By Dr Selwyn R. Cudjoe
February 20, 2023
A few days ago, businessman Inshan Ishmael issued a pre-action protocol letter to Cro Cro (Weston Rawlins). He demands Cro Cro respond favourably to his letter within the next 28 days or face legal action in the High Court. Ishmael says he is the subject of Cro Cro’s calypso, “Another Sat Is Outside Again”.
Attorney Richard Jaggasar, Ishmael’s lawyer, says, “In the trial it will be contended that it was immaterial whether Cro Cro intended to cause harm or was careless in making his statements, as the tort of defamation is one of strict liability.” (Express, February 14.)
In other words, he argues that his suit does not require proof of mala fides (bad faith). He insists Cro Cro must be held accountable and made to pay for the blasphemies he has uttered about Ishmael and, by extension, the Indo-Trinbagonian community.
From the arrival of the English on our shores in 1797, Trinidad has been governed by Spanish and English laws. The libel laws in England and the American colonies “imposed criminal penalties, rather than civil. People were convicted of seditious libel for speaking or writing against the King of England or colonial leaders. People could be prosecuted for blasphemous libel for criticising the church” (David L Hudson Jr, “Libel and Slander”, The First Amendment —Encyclopedia.)
White people have been in charge of Trinidad’s Judiciary since the 1797. Until 1853, “no person was admitted to practise in this colony as an attorney and solicitor, whose credentials as such had, at first, been earned in England or Ireland, or who was recognised as a writer to the Signet in Scotland”. (William Seaton, “Vicissitudes of the Profession of Attorney and Solicitor in Trinidad”.)
After 1847, some exceptionally gifted black lawyers and solicitors, such as Alexander Fitzjames, Michel Maxwell Philip, Vincent Brown and Cyrus Prudhomme David qualified from the Inns of Court in England. They advocated for black people and contributed much to Trinidad’s jurisprudence.
Necessarily, the privileged folks (planters, merchants, shopkeepers, etc) had legal representation at the courts. While their issues were dealt with expeditiously, the gripes and injustices of the demimonde (or the people who resided on the edges of the society) were left unattended. It was the calypsonians who spoke on their behalf.
This is why Cro Cro was not afraid when Jaggasar boasted he would rely on a literal interpretation of tort law. Cro Cro may not have known about the legal formulations that Ishmael’s lawyer is prepared to use, but he recognised the strategy for what it is: a variation of the old tactics of intimidation that the dominant race has used against his people for ages. As a warrior of the race, he was not particularly afraid of such tactics.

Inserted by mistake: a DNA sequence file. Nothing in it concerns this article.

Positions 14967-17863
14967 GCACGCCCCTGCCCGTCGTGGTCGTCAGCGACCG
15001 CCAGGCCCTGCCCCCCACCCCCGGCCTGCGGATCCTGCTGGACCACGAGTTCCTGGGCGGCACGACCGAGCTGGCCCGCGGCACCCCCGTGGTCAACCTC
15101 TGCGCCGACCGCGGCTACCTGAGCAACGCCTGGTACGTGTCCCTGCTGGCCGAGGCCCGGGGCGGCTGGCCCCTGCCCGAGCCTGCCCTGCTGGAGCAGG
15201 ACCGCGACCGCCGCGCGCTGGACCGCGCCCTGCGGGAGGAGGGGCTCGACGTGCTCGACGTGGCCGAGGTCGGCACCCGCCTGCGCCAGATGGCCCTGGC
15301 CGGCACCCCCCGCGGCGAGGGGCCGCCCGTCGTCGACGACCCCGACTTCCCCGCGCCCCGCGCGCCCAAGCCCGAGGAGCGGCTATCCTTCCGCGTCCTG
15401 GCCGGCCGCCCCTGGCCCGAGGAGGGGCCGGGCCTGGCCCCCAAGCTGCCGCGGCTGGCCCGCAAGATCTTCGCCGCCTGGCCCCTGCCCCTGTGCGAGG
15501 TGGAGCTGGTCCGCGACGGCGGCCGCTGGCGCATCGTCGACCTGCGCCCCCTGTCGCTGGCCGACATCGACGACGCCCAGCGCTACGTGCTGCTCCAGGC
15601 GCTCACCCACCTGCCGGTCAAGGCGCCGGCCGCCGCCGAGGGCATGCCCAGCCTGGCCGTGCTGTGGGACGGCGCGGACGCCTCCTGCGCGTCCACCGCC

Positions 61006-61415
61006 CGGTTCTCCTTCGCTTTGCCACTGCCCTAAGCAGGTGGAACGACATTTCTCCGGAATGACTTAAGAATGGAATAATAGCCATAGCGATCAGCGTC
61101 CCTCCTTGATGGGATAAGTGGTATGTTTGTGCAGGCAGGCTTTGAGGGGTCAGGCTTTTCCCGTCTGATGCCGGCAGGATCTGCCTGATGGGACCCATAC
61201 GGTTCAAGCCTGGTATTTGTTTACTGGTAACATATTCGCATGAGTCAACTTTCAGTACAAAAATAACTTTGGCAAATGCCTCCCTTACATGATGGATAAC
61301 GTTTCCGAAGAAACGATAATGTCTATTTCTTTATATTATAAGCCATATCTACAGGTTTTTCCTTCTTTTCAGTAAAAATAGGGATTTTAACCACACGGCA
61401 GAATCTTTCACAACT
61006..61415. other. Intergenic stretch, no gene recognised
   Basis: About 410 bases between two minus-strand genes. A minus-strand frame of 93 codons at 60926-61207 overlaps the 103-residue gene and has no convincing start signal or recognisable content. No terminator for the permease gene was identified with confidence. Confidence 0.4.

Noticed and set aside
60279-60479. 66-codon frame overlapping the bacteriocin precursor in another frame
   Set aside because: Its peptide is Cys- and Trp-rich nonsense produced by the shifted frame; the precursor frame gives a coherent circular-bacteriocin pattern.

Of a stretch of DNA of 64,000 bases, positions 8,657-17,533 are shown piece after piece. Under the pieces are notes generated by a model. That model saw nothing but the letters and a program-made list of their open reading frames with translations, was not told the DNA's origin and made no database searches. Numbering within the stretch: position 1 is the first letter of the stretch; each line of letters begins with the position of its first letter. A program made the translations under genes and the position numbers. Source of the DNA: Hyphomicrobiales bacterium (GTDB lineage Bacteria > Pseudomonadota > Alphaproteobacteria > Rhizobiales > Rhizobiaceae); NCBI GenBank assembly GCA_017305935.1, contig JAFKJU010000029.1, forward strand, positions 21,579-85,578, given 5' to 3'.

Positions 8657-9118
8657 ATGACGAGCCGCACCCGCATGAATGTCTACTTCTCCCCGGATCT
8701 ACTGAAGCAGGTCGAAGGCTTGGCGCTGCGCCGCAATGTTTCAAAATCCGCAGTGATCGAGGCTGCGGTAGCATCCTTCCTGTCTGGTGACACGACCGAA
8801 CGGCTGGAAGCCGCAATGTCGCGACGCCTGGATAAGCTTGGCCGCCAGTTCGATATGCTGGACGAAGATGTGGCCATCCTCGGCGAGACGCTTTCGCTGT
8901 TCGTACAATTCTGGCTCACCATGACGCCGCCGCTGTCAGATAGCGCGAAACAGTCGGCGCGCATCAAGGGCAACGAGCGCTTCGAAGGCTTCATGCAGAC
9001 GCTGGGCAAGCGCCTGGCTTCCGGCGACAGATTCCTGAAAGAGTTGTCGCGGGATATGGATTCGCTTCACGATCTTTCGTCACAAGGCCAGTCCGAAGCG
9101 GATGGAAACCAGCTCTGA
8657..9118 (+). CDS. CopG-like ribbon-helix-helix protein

The outstanding justices of the 19th century had knowledge of linguistics, an acquaintance with different languages, and a fundamental understanding of their infant society.
JJ Thomas, author of The Theory and Practice of Creole Grammar, noted that William George Knox, chief justice from 1849 to 1869, “was not only an accomplished linguist, but he also had some acquaintance with philology… [He] spoke the vernacular French patois well, and was in 1869, preparing for publication a philological dissertation thereon over which he had long brooded”. (Anthony Delamere, The Old and the New Bar.)
Philip knew the Spanish law that under-girded the English law that governed the island. He drafted the ordinance that made the professions of attorney and solicitor more accessible “than it had been for well-nigh two decades” and the ordinance that brought Trinidad and Tobago together as a political entity in 1888 (“Vicissitudes of the Profession”). He also wrote Emmanuel Appadocca (1854), the first novel of the Anglophone Caribbean.
Jaggasar and his colleagues may be familiar with the letter of the law. As a calypsonian and “a conscious black man”, Cro Cro was concerned with the spirit of the law, which is vital to his people’s spiritual well-being. Therefore, his response to Ishmael’s boast of crippling him financially: “Calypso was born out of protest. I will always sing about the issues.”
These are the words of a warrior who is ready to protect a verbal-musical form that was performed also at African cultural practices such as the kalenda, shango, belair and other work songs. The calypsonian, part of the warrior class, always saw his function as defending the race, which is why he takes his responsibility to his group so seriously.
Instinctively, Cro Cro recognises the important truism, “He knows neither law nor justice who only law and litigation know.” Law is more than statutes and torts. He realises that one has to immerse oneself in the history and geography of a people to understand what makes them function.
Cro Cro says, “I am singing for people to wake up and get conscious, and that is the job of the calypsonian. Calypso was born out of protest, and I will always sing about the issues. I never had a rough year, so whether I am in the semi-finals or not, that is not slowing me down. They want me to stop? Not over my dead body.”
Sat Maharaj, a quintessential Trinbagonian, fought tirelessly for the rights of Indo-Trinbagonians although Cro Cro criticised him relentlessly. He never brought a suit against the latter. He knew one could not/should not try to silence the voice of the calypsonian. He didn’t care what Cro Cro said or felt about him. Like Cro Cro, he just kept on working to improve the well-being of his people.
We’ve come too far by faith and action to turn back now. Thus, I hail our warrior king.